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Between the Lines

Warren Knight came walking down the aisle, almost like he was floating, looking for all the world like somebody had just given him a million dollars. He'd been on his feet for hours, despite having gone through a knee replacement earlier this year. But that didn't matter.

It was well past midnight, turning Saturday night into Sunday morning, and most of the full-house crowd of 1,000 or so music aficionados had left the Boulder Theater after an evening they would never forget.

Neither would Knight and the rest of Flash Cadillac, the legendary rock band from the Colorado Springs area, who simply didn't want the long night to end after being inducted into the Colorado Music Hall of Fame.

Knight, the only original member who has remained with the group since 1969, had a lot of friends and family waiting to share in some final emotional hugs. For all of them, this occasion had been practically a religious experience, as the program took everyone on a five-hour journey through the early history of rock music in Colorado.

"This whole thing was just unbelievable, every bit of it," Knight said, shaking his head in wonder.

Flash Cadillac was part of that, but certainly not the only part.

The night began with a nostalgic tribute to KIMN-AM, the iconic Denver radio station that dominated the Mile High City market like no other, especially in the 1960s but even thereafter. KIMN's deejays were huge celebrities, and the station's prominence was unparalleled with as much as a 50 share in the Denver radio ratings. (These days, it doesn't take a 10 share to be No. 1 there.) The music lives on today with Cruisin' Oldies 950, actually on the same frequency KIMN owned for more than a quarter-century.

Then came the Astronauts, a Boulder-based band who ruled in the early 1960s. Their clean-cut image, harmonies and showmanship magnetized crowds in Boulder and Denver, leading to the group going to California and being marketed as surfers to compete against the Beach Boys. But the Astronauts' biggest following outside of Colorado was in Japan, where they were so highly regarded that they twice went there for extensive tours. They broke up in the mid-1960s and two members later died, but singer/guitarist Jon "Stormy" Patterson and drummer Jim Gallagher made the induction and played a handful of songs, including their instrumental hit "Baja," joined by several members of Big Head Todd and the Monsters.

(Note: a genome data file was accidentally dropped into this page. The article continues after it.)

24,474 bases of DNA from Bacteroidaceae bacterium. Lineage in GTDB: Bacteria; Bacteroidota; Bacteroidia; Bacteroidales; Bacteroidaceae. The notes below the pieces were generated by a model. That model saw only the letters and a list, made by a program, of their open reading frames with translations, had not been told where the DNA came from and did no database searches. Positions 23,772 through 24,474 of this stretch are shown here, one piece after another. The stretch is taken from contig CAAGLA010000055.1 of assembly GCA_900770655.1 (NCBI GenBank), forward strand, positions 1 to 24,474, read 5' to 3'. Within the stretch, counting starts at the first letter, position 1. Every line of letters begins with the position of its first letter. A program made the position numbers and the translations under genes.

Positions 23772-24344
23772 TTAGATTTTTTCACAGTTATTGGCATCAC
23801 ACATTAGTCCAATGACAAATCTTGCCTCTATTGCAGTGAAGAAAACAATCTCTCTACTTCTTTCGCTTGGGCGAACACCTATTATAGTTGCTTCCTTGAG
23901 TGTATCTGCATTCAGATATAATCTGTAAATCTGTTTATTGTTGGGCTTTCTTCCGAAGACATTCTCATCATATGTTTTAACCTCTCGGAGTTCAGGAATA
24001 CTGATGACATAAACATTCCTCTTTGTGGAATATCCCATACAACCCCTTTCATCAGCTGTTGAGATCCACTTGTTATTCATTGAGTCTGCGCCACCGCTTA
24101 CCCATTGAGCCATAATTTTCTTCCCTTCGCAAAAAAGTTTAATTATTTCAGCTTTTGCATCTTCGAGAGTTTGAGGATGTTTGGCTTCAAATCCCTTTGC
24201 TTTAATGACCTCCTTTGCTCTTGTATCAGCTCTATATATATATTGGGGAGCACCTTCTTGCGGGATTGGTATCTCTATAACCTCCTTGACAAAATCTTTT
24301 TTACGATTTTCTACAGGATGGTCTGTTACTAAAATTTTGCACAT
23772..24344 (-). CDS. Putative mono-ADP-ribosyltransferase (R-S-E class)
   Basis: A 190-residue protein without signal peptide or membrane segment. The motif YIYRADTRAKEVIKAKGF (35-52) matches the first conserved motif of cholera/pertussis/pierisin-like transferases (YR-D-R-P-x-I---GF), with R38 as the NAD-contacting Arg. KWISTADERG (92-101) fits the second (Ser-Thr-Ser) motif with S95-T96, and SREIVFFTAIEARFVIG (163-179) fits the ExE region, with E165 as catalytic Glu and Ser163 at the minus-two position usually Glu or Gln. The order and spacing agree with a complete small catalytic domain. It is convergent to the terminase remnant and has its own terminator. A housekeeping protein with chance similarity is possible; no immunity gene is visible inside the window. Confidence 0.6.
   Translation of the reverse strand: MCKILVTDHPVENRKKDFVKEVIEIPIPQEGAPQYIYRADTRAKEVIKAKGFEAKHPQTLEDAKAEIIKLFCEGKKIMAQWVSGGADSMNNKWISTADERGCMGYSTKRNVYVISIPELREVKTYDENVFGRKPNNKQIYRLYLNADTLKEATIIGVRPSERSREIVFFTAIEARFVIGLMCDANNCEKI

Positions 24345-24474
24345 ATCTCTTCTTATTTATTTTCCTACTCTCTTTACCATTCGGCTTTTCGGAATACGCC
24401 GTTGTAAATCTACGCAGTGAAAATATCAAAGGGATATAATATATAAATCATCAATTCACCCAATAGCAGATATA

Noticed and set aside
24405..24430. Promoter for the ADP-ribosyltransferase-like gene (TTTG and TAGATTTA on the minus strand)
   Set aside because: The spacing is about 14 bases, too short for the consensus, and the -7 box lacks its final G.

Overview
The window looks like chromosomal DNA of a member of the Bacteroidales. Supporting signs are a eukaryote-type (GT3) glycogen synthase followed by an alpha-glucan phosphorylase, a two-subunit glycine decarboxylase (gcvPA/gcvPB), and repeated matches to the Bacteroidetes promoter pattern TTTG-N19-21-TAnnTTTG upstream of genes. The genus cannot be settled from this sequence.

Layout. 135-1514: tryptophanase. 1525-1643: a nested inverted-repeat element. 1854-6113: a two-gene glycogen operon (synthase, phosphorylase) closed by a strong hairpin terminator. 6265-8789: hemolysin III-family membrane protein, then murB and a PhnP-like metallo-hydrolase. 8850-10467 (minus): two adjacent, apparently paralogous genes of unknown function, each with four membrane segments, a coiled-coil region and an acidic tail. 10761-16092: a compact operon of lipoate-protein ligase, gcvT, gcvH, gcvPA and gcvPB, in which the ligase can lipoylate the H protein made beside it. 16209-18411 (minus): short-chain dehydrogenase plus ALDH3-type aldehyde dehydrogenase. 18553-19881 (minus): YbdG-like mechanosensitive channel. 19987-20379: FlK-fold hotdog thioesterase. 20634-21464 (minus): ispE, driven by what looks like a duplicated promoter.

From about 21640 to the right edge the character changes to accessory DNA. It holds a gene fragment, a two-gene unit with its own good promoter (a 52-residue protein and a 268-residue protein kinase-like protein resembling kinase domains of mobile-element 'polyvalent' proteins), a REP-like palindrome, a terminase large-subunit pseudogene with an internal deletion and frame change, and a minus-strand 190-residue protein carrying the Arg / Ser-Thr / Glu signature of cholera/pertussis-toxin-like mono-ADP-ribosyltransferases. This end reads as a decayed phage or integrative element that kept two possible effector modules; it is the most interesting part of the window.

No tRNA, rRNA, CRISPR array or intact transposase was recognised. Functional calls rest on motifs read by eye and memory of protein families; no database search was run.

Up next was Sugarloaf, known as Chocolate Hair until recording its first album and learning that the original name might have racial overtones. The band, a collection of standouts from other Denver groups, felt that album needed one more song, which turned out to be "Green-Eyed Lady," one of the biggest national hits of 1970. Five years later, Sugarloaf added another Top 10 single, "Don't Call Us, We'll Call You," before going separate ways. So it was highly unusual that all seven of the group's stalwarts came to the induction, and most of them (with help from some friends) pounded out those two most famously successful songs once again.

Flash Cadillac came last, but not as the headliner. It was more about the 2012 version being able to provide a full show of its own instead of a few songs. First, original members Harold Fielden (percussion) and Mick Manresa (singer) took the stage with Knight and current bandmates Pete Santilli (keyboards) and Rocky Mitchell (guitar), playing classics from the band's formative years in Boulder. That's when they were widely known, as former Gov. Dick Lamm said in the induction speech, "for being lewd and crude."

But the final set, especially for those who have followed Flash Cadillac for years (and its hugely popular local sideshow rendition, Sammy and the Sarcastics), was pure heaven. Today's group, also including saxophonist Dwight Bement, drummer Dave "Thumper" Henry and singer Timothy P. Irvin, played much of Flash's own original (and top-notch) material from the 1970s, paying special tributes to longtime frontman Sam McFadin along with Kris Moe and Linn Phillips III, all deceased.

Like the old days, they could have kept going into the wee hours, and the diehards would have never left. But it had to end, leaving everyone with just one hope: Surely, soon we might see a video to preserve the night forever.

Only a thousand lucky folks got to see it in person. And we definitely wouldn't mind sharing the memory while reliving every bit of it again.

routon@csindy.com

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